Bernard, I doubt the mail would get through. In the normal course of events whatever is sent to the Minister is first filtered by bureaucrats in her office. Sometimes it is shown to her, sometimes it is dealt with by the bureaucrat in her office, sometimes it is sent to the Department of Health to be dealt with on her behalf. She receives an enormous volume of 'correspondence' every day, she can't hope to deal with it all herself. I don't know if things have changed since Ms Halton 'moved' on but if not the the Department has a bureaucrat or two secreted in the Minister's office ostensibly to provide a 'link' between the Minister and her Department. Dare I suggest such bureaucrats (employed by the Department) might have another role.

Bernard Robertson-Dunn said...

There are always several ways to get to an MP/minister. She will have political advisers (MoPS), she has an electoral office, there are senate hearings (which means going through a receptive senator) and there is always through the media. It's difficult but not impossible.

On the last two, the senate and the media, Renai LeMay of Delimiter tried to make a difference from inside but has given up. He's now writing a croudsourced book The Frustrated State: How terrible tech policy is deterring digital Australia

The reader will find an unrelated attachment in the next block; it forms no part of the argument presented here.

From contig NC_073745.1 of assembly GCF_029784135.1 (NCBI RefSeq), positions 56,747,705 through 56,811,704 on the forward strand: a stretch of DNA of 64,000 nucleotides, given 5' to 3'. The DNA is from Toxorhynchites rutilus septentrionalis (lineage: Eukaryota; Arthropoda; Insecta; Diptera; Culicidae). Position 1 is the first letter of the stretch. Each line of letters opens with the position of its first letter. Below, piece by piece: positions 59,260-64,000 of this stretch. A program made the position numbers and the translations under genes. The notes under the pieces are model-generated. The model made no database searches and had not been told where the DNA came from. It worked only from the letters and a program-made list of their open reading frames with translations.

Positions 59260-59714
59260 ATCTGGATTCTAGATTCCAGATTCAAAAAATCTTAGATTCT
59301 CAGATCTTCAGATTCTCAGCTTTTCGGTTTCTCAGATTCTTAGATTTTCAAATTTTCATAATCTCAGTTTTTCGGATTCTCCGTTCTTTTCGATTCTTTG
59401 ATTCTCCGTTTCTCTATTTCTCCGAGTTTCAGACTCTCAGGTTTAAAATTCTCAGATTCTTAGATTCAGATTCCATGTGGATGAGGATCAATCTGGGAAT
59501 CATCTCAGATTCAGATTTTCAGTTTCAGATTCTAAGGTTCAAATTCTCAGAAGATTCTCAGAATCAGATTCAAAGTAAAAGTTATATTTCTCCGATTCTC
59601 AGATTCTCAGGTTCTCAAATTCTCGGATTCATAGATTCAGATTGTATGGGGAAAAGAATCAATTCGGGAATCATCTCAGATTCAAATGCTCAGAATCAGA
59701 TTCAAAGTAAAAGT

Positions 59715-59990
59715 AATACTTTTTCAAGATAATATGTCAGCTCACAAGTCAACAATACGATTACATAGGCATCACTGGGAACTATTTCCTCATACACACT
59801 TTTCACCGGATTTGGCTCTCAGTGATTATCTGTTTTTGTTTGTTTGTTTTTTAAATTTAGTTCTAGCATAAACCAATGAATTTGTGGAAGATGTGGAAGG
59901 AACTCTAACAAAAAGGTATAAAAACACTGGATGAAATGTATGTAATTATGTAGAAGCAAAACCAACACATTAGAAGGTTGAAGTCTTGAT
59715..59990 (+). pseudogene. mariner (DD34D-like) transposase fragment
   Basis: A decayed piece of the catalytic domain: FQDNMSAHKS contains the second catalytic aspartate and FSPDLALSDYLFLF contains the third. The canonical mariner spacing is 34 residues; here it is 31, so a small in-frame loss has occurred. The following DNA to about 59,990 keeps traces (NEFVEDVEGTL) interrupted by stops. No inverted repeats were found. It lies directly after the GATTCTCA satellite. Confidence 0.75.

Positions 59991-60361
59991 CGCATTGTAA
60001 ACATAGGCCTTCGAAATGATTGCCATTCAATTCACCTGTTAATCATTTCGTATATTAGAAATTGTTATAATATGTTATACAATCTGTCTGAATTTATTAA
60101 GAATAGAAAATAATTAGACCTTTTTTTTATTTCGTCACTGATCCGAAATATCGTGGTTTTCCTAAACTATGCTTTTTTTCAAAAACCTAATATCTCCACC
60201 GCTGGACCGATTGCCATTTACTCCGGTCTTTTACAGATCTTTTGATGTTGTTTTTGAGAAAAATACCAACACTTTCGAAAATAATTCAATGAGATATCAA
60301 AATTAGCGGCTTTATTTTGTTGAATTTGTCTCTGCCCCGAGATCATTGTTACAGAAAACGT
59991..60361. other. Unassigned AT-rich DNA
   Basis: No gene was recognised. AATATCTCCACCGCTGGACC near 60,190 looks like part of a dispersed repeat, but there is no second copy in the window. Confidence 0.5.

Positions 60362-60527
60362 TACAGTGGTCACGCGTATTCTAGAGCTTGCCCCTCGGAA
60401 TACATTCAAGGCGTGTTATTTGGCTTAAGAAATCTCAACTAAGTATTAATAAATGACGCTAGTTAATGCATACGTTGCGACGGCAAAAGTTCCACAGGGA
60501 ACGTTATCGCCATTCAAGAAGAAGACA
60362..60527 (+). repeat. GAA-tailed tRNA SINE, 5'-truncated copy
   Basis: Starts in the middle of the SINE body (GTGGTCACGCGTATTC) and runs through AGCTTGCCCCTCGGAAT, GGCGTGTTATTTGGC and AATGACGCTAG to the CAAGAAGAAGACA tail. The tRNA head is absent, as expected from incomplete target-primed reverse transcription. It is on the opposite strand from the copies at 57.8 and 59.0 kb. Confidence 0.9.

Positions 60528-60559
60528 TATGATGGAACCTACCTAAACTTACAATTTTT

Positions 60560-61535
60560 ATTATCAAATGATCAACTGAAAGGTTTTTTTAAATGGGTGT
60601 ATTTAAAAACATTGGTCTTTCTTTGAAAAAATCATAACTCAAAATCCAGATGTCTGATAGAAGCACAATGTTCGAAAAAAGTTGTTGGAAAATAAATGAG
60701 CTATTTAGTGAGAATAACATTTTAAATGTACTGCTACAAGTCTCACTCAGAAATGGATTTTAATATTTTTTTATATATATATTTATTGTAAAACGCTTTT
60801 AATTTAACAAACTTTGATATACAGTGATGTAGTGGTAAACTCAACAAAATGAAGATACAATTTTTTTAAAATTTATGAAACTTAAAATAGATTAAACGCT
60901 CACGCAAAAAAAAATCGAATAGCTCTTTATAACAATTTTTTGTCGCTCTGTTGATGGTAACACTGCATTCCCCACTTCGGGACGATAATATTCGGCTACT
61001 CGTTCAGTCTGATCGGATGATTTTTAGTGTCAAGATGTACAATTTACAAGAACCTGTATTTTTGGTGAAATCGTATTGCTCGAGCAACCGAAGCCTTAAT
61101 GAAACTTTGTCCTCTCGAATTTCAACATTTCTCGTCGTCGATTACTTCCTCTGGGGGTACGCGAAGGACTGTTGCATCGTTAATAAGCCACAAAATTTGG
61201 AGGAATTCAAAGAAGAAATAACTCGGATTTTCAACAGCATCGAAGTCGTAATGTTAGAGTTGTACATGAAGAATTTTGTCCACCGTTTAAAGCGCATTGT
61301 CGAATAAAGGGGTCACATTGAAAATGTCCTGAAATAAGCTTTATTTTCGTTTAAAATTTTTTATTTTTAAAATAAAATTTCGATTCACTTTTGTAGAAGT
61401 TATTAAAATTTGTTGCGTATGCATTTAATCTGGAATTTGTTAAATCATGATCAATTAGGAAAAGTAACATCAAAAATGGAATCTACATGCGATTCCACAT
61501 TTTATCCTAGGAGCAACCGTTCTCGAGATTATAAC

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K said...

It's not just terrible tech policy. Our politicians are a disgrace. Just listen to Question time. Our only hope is that this lot are the dregs and soon we'll have some real politicians to vote for.

Bernard Robertson-Dunn said...

Hope is not a good strategy
New York City Mayor Rudy Giuliani

Every nation gets the government it deserves
Joseph-Marie, comte de Maistre 1753–1821

For better or worse, the politicians are our representatives. If we don't like them or we don't like what they do, it's up to us, the people, to change them.

And to relate this rant to Health, have a read of Peter Hartcher

Two ex health ministers show their values and competence when it comes to proposing solutions to problems.

Defending against the threat of terrorism is a good thing. Solutions that a) won't work and b) even worse, achieve the opposite of what is intended by increasing fear and intimidation, demonstrate a lack of clear thinking.